Marikana relatives breakdown

By Drum Digital
24 October 2012

Relatives of the 34 miners killed at Lonmin's mine in Marikana sobbed when footage of the shooting was shown to the Farlam commission in Rustenburg on Tuesday.

At first two clips, supplied by eNews, showing what happened about an hour before the shooting on August 16 were viewed, to provide context to the day's events.

When the third video showing the moment police opened fire on protesters was screened, the auditorium at the Rustenburg Civic Centre fell silent.

Proceedings came to a halt as a number of women wailed and fell to the floor. A woman screamed. Another two tried to console her. Many had to be carried out of the hall.

Commission chair, retired judge Ian Farlam, apologised to the families, saying he did not realise that particular footage was of the shooting.

Police opened fire on a group of striking miners encamped on a hill in Nkaneng, killing 34 and wounding 78. The workers, who wanted monthly salaries of R12,500, had been carrying knobkerries, pangas, sticks, and iron rods.

The strike started on August 10. Within four days, 10 people had been killed, two of them policemen and two of them security guards.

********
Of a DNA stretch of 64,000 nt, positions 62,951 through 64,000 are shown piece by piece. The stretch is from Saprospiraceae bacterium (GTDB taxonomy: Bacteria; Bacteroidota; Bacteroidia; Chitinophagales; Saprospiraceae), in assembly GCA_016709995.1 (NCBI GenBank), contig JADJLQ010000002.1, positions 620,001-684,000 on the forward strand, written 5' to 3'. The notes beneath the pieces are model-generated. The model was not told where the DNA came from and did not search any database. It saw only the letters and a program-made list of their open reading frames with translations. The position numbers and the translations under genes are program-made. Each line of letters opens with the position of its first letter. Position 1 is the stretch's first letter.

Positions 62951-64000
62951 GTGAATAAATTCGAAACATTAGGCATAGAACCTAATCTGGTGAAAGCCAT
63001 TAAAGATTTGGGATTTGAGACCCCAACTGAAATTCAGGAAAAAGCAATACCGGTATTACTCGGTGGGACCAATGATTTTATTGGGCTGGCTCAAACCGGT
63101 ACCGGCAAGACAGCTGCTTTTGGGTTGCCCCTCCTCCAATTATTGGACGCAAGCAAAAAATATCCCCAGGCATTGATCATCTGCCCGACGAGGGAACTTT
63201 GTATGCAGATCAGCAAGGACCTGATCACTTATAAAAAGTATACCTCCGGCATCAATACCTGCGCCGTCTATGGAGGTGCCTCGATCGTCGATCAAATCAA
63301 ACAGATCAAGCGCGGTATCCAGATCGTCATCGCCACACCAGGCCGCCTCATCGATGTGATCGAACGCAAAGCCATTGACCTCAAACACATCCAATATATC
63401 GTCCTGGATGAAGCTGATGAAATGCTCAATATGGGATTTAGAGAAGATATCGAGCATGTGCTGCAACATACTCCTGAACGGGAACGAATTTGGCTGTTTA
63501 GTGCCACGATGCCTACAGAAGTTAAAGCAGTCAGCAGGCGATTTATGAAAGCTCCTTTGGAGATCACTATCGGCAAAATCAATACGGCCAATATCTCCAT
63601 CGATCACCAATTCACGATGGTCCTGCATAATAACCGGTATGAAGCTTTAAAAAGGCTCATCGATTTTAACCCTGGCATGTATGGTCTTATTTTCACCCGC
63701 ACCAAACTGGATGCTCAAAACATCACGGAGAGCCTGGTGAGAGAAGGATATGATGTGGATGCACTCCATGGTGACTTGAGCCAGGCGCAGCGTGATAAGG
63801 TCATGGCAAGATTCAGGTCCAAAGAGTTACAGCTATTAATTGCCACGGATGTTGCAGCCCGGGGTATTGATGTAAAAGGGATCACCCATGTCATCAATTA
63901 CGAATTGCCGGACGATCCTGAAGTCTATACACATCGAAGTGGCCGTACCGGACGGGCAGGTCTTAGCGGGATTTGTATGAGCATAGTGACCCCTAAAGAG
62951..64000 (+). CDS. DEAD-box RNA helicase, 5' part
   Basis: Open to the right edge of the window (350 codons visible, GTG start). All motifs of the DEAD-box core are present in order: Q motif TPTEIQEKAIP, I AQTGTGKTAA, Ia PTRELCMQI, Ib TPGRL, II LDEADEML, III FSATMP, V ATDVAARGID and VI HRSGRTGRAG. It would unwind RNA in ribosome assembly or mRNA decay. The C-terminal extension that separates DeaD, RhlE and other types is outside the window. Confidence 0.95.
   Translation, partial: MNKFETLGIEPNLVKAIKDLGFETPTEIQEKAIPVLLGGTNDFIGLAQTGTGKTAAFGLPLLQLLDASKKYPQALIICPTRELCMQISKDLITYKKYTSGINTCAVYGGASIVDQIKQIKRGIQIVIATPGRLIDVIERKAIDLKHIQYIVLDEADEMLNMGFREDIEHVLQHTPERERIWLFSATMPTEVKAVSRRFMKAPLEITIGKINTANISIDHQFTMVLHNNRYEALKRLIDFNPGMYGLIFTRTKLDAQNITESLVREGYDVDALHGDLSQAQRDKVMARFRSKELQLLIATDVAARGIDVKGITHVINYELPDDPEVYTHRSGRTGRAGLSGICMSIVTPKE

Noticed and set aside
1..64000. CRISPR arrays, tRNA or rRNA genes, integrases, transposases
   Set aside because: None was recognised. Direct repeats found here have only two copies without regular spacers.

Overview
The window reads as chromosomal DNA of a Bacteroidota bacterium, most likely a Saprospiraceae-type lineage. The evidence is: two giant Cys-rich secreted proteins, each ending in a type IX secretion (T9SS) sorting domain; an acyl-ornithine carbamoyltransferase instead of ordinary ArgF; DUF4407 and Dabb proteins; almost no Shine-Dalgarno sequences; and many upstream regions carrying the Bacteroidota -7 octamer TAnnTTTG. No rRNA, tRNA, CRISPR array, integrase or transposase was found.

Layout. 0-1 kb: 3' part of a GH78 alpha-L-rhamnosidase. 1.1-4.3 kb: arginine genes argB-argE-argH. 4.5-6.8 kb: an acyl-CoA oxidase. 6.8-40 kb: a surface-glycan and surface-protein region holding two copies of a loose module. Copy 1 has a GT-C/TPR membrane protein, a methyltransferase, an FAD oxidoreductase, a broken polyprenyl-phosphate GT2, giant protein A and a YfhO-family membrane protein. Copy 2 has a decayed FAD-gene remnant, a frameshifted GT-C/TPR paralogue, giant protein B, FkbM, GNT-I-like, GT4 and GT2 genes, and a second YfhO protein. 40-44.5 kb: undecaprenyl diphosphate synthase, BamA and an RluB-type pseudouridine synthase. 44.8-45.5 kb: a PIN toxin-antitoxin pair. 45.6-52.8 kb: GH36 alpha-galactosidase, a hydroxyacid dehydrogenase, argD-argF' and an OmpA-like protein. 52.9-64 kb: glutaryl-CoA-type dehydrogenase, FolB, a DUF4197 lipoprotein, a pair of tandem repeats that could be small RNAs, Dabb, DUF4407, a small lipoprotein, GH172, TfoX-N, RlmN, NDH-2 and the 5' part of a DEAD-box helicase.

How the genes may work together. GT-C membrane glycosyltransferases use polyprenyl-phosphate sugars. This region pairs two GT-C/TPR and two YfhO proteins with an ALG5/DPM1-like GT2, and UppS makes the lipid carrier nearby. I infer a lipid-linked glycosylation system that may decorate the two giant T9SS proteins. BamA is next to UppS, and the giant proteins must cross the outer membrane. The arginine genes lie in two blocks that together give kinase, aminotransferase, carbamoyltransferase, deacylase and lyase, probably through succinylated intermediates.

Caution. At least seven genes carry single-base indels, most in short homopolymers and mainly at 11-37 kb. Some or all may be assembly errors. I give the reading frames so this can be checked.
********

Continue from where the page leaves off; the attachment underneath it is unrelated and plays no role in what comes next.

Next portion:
Advocate Dumisa Ntsebeza, for the families, recommended that the relatives be shown the footage in a separate room, where they would also be given counselling.

Farlam assured the families that on Monday, when post mortem exams would be discussed, each of them would be taken through the reports in a separate room.

Evidence leader Geoff Budlender, who was presenting the videos, said there was no police video footage of the shooting at the hill and small hill, known as scenes one and two.

Videos supplied by Al Jazeera, Reuters, BBC, and the SABC were also shown. Budlender said the Al Jazeera footage was "in many ways the most revealing clip".

The first witness, a police crime scene technician tasked with recording the day's events, testified on Tuesday. Lt-Col Cornelius Johannes Botha said he was ordered to get into a helicopter and film a police operation, without knowing what the operation was.

Botha was questioned over his statement that he had not captured any of the shooting. From Botha's testimony Farlam concluded that a major part of the operation was already over by the time he started filming.

"So the purpose for getting you there failed?" asked Farlam.

Botha agreed.

Earlier, the advocates concluded their opening remarks.

Dali Mpofu, for the injured and arrested miners, said his legal team might have to withdraw from proceedings because of a lack of money.

He said Legal Aid SA had refused to help his clients.

Evidence leader Mbuyiseli Madlanga told Mpofu he would speak to Legal Aid and try and make an arrangement.

The Bapo Ba Mogale royal family and its traditional community also joined proceedings on Tuesday. Lonmin's mine is situated on the royal family's land.

The commission was postponed to Monday.

-by Sapa

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